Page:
Good driver. Good and safe driver discounts can get you between 5% and 25% in savings, depending on your carrier. Reducing how much you drive your vehicle can also garner a discount. More on both of these later.
Vehicle security. Do you have an alarm or security/anti-theft device installed in your vehicle? It could qualify you for a “safety-feature discount” of up to 30%.
Many insurance companies offer anti-theft discounts, but do your homework, as savings vary based on the state and type of device used.
Paid in full. Paying your annual bill in full can save you up to 10%, rather than paying in installments. Going paperless, too, can add a small discount.
Understand all the car insurance discounts you may qualify for to take advantage of additional reductions.
5. Compare insurance rates when buying a vehicle
Make sure to consider the insurance cost when shopping for a new ride. Cars that cost less to repair or replace generally have more affordable rates.
Don’t make the mistake of thinking that the “cheaper the car, the cheaper the insurance.” It doesn’t always work that way. Instead, compare car insurance rates by vehicle when shopping for a car.
Drive a car that’s cheaper to insure. Insurance rates depend on your vehicle’s make and model.
According to 2022 data from Quadrant Information Services, the top five cheapest cars to insure are the Subaru Forester 2.5I Wilderness, the Hyundai Venue SE, the Honda CR-V LX, the Mazda CX-30 S and the Toyota C-HR XLE.
Here’s a look at the top 20 cheapest cars to insure
6. Improve your driving record by avoiding tickets and accidents
There are steps you can take to avoid expensive tickets and accident claims. Pay attention to your speed, don’t try to run a red light, be more cautious and drive defensively.
Poor driving history can disqualify you from getting the cheapest car insurance. Insurers will check your record to see if you present a high level of risk. Speeding tickets, accidents, and citations for driving under the influence can increase your insurance rates.
As we pointed out earlier, good driver discounts can save you up to 25%. In addition, insurance companies usually require that you have a clean driving record for at least three years. That means no DUIs, no moving violations and no at-fault collisions.
Drive sensibly and cautiously, and you’ll get cheap car insurance by avoiding surcharges and receiving a good driver discount.
7. Drop coverage you don’t need
You can get cheaper car insurance by dropping comprehensive and collision coverage if you have an older vehicle. But don’t drop that coverage without giving it some thought. Many experts say it’s time to drop these coverages when the actual cash value you’d receive for your vehicle doesn’t justify the insurance expense.
Another type of coverage that could be unnecessary is rental reimbursement coverage. You can skip that if you have an extra car in the household that you can use if yours is in the shop after an accident or if you have easy access to public transportation.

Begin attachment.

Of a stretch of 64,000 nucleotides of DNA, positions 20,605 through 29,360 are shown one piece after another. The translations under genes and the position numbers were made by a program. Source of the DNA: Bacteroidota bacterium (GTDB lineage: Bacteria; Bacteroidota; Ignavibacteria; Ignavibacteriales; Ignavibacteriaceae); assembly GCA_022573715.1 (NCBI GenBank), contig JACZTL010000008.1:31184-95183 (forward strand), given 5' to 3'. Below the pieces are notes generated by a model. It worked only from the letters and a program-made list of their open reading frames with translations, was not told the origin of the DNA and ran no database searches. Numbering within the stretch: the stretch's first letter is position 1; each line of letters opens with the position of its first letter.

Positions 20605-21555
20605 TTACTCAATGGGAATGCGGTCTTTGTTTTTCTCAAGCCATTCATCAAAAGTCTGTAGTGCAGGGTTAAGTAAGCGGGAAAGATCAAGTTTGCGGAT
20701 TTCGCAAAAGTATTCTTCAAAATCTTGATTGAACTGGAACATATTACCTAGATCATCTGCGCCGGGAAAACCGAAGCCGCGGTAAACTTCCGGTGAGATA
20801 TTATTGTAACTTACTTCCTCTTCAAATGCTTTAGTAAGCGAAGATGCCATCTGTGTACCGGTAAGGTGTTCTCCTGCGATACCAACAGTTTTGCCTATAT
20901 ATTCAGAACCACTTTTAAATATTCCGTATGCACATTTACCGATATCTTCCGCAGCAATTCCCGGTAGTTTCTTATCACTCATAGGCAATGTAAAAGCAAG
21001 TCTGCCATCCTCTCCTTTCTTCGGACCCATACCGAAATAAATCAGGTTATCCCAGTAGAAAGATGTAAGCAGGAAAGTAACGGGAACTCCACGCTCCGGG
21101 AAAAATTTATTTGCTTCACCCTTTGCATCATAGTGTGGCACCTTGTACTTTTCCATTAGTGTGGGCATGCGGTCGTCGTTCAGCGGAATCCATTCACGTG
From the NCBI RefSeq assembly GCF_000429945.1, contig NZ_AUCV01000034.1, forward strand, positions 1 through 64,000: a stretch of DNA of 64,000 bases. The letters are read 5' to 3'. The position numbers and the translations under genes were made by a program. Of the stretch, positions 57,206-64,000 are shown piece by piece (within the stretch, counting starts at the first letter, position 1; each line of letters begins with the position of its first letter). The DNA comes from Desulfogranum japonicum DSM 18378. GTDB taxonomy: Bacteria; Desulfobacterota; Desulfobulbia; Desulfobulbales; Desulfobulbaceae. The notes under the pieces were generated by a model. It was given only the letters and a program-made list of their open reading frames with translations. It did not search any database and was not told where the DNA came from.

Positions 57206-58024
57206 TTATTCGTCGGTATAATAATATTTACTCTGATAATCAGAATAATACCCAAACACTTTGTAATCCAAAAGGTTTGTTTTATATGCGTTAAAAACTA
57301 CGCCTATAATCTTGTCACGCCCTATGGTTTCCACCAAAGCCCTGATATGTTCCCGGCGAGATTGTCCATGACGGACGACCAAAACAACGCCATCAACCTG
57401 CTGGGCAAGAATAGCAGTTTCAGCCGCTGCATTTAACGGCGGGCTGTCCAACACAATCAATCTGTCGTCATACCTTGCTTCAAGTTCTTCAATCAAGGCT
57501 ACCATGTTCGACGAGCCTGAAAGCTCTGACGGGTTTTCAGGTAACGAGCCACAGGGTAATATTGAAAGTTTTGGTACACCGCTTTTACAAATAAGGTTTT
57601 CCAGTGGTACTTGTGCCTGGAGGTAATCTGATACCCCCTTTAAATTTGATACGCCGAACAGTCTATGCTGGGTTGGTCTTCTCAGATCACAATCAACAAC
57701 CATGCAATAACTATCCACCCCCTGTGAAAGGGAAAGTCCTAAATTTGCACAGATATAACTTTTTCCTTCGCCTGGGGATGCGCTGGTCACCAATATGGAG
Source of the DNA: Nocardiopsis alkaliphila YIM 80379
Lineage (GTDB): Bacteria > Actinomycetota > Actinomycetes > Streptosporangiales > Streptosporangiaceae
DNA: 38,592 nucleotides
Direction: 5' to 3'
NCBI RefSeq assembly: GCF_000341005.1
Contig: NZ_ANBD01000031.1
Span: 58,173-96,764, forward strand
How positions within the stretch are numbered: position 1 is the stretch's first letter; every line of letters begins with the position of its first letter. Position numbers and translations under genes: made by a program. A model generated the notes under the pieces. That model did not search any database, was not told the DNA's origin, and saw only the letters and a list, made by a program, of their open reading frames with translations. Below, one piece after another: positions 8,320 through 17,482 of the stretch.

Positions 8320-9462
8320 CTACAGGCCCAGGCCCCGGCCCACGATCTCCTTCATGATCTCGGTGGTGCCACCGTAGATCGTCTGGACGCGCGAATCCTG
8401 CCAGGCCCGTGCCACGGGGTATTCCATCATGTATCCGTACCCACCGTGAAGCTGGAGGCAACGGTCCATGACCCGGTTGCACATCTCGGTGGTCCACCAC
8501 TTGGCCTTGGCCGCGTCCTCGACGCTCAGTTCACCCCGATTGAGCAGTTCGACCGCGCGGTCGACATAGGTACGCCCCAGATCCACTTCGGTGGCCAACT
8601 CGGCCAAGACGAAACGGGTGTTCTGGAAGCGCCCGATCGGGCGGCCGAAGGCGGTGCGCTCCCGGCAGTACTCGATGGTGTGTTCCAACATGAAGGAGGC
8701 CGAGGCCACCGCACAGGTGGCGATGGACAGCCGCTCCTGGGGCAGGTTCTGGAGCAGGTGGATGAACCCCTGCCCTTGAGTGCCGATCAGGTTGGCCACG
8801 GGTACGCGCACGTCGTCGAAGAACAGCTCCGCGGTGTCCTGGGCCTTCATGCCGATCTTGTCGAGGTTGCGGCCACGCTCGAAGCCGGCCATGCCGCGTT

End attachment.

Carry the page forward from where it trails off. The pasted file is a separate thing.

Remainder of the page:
8. Consider buying only the state-required minimum liability coverage
One way to get the cheapest car insurance rate is to buy “bare-bones” coverage. This protection is liability insurance at the lowest legal limits required by your state to drive a car. If you cause an accident, it pays only for others’ property damage and medical bills up to the specified limits.
Be aware that if you go with the state minimum, you might be unable to cover serious claims. That could leave you on the hook for paying thousands or even hundreds of thousands of dollars in damages out of pocket.
But if you don’t drive much and are desperate to find a way to get cheaper car insurance, bare-bones coverage may be an option.
9. Pay only what you use: Consider usage-based or pay-per-mile insurance
People who drive less than a specified number of miles yearly, usually 7,500 to 10,000 miles, can get cheaper rates. The rate cut is applied to bodily injury liability, property damage liability and collision premiums, depending on the policy.
To monitor mileage, car insurance companies often require installing a small device in your vehicle that transmits data to the company. Keep it under a certain amount, and you score discounts. Usage-based programs may also monitor driving habits like braking and speed.
Actual pay-per-mile insurance allows you to pay based on the actual miles you drive, rather than just giving a discount for driving less and doesn’t consider driving habits.
10. Ask about group insurance or an affinity discount
Some companies offer lower rates to drivers who get insurance through a group plan from their employer or professional, business and alumni groups, and other associations or schools.
The Insurance Information Institute suggests checking with your affiliated organizations to see what they offer.
Employers often offer health insurance group plans, but a lesser-known option is group car insurance. Larger companies are more apt to provide this option to their employees because the number of employees allows them to secure a group rate.
Prominent colleges or trade schools sometimes offer the benefit of buying into group insurance to their students and alums. Some insurance companies also provide members of certain groups an affinity discount.
Final thoughts: How to save on car insurance
There are plenty of ways to lower your car insurance, but it requires you to take the wheel. The savings can be substantial by researching, comparing costs and taking advantage of all available discounts.
Resources & Methodology
U.S. Bureau of Labor Statistics. “Consumer Price Index Summary: July 2023.” Accessed August 2023.
J.D. Power. “Auto Insurance Rate Hikes Erode Price Satisfaction, Drive Surge in Value Shopping.” Accessed February 2023.
Insurance Information Institute. “How to save money on car insurance.” Accessed February 2023.
CarInsurance.com commissioned Quadrant Information Services to calculate the average auto insurance average based on full coverage for a single 40-year-old male who commutes 12 miles to work each day, with policy limits of 100/300/50 ($100,000 for injury liability for one person, $300,000 for all injuries and $50,000 for property damage in an accident) and a $500 deductible on collision and comprehensive coverage. This hypothetical driver has a clean record and good credit. The rate includes uninsured motorist coverage.